65: Return of the Halloween Movie Fun-Time Special Edition Spectacular

Gargoyles Movie PosterLast year for Halloween we gave you our longest episode ever - Halloween Fun-Time Special Edition (Director’s Cut). Clocking in at almost an hour and forty minutes, we tackled five Halloween movies in five different categories for a total of almost (um…five times five, carry the one or something)…ONE THOUSAND MOVIES.

This year we streamlined the process a bit and decided to focus on one category – Movies That Scared When We Were Kids. Now, keep in mind that the things that frightened as children might not be quite so a scary in the bright light of adulthood. And in some instances those things might not even come from horror movies.

It’s Reel Spoilers #65 – Return of the Halloween Fun-Time Special Edition.

You’ve been warned.

Starring: Tom O’Keefe, Blake Fehl, Joe Buttice, Dan Graney, Kevin Brackett

Run-time: 1hr 20min

You can listen to the podcast above, subscribe to our RSS feed, or subscribe via iTunes. You can also find us on the Stitcher radio app for smartphones and iPads.

Movie Review: ‘John Wick’ Starring Keanu Reeves, Willem Dafoe, Michael Nyqvist, Bridget Moynahan

john wickThis time of year tends to be a slow time for the movies.. with summer having ended, and it is not yet that holiday stretch in which big movies pull all the stops for the biggest box office draws. That being said, not all movies that are worth your time have to come during the holidays or summer. This happens to be one of those cases in which people be pleasantly surprised; enter John Wick.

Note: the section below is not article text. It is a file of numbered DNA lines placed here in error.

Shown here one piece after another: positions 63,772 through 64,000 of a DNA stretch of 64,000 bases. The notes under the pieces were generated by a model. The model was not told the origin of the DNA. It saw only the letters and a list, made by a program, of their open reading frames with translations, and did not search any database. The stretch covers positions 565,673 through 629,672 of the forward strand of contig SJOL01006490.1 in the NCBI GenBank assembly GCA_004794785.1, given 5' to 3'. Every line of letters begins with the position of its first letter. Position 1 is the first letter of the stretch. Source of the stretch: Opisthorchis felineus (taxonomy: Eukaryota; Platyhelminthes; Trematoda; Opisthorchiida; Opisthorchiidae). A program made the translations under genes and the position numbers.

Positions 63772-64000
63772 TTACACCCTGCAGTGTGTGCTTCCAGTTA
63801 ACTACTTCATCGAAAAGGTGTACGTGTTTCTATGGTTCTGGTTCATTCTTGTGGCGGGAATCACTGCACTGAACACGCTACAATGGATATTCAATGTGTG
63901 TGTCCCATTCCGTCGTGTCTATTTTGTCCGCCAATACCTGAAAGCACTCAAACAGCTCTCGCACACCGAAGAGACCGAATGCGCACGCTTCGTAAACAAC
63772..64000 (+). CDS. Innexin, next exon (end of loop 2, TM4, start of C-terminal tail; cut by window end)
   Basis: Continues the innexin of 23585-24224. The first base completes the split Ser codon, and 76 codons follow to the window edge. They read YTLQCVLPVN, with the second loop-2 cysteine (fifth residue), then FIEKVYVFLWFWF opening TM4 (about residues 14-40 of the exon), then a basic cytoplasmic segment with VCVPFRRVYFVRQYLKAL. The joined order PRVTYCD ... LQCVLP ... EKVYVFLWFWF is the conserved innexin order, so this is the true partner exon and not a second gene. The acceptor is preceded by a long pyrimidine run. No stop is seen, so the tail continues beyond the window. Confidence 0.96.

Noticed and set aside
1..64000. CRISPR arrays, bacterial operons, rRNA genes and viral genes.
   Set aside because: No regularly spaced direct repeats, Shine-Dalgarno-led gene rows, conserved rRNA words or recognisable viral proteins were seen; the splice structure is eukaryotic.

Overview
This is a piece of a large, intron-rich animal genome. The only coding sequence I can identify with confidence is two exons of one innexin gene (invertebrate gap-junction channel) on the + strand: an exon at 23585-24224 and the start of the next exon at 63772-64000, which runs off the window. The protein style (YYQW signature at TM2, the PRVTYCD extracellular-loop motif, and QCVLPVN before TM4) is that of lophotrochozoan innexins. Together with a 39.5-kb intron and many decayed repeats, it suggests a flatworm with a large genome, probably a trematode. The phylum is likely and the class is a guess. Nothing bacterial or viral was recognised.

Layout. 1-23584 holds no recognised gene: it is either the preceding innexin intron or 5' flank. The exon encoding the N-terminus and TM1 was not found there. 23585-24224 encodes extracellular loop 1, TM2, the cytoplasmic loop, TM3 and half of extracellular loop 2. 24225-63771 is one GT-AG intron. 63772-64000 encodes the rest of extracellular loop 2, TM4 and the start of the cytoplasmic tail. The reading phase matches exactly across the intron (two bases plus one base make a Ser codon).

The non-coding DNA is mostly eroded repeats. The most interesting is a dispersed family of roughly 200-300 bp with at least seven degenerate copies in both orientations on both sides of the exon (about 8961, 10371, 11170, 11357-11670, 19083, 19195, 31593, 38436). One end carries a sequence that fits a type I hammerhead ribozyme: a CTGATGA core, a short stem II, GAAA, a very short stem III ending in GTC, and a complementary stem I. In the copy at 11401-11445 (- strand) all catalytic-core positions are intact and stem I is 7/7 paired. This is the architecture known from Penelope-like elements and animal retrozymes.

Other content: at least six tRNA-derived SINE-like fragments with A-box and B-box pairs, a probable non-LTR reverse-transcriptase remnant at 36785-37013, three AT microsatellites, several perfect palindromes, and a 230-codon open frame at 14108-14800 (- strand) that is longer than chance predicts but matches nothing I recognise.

Let’s jump into the bare bones of John Wick. John Wick (Keanu Reeves) is a former contract killer who is just trying to lead a normal life( or as normal as one with a history of his could). John spent one of his days driving his sweet 1969 Boss Mustang around and some young thug, Iosef Tarasov (Alfie Allen) inquires about the price of the car. John tells him it is not for sale, but despite that, Iosef and his boys follow John home, surprise attack him, steal the Mustang, and kill his dog because it was barking at them. To add insult to injury, that dog was a parting gift from John’s wife (Bridget Moynahan) in her final days before losing her battle with an unnamed illness (cancer?). Some may scoff at the basic premise of the film, but you have to ask yourself if you had a skill set akin to John’s, and people took some of your property, something of sentimental value; i.e. the life of the dog and it’s connection to someone dear to you, would you not do something about it? People in real life have actually killed for much less.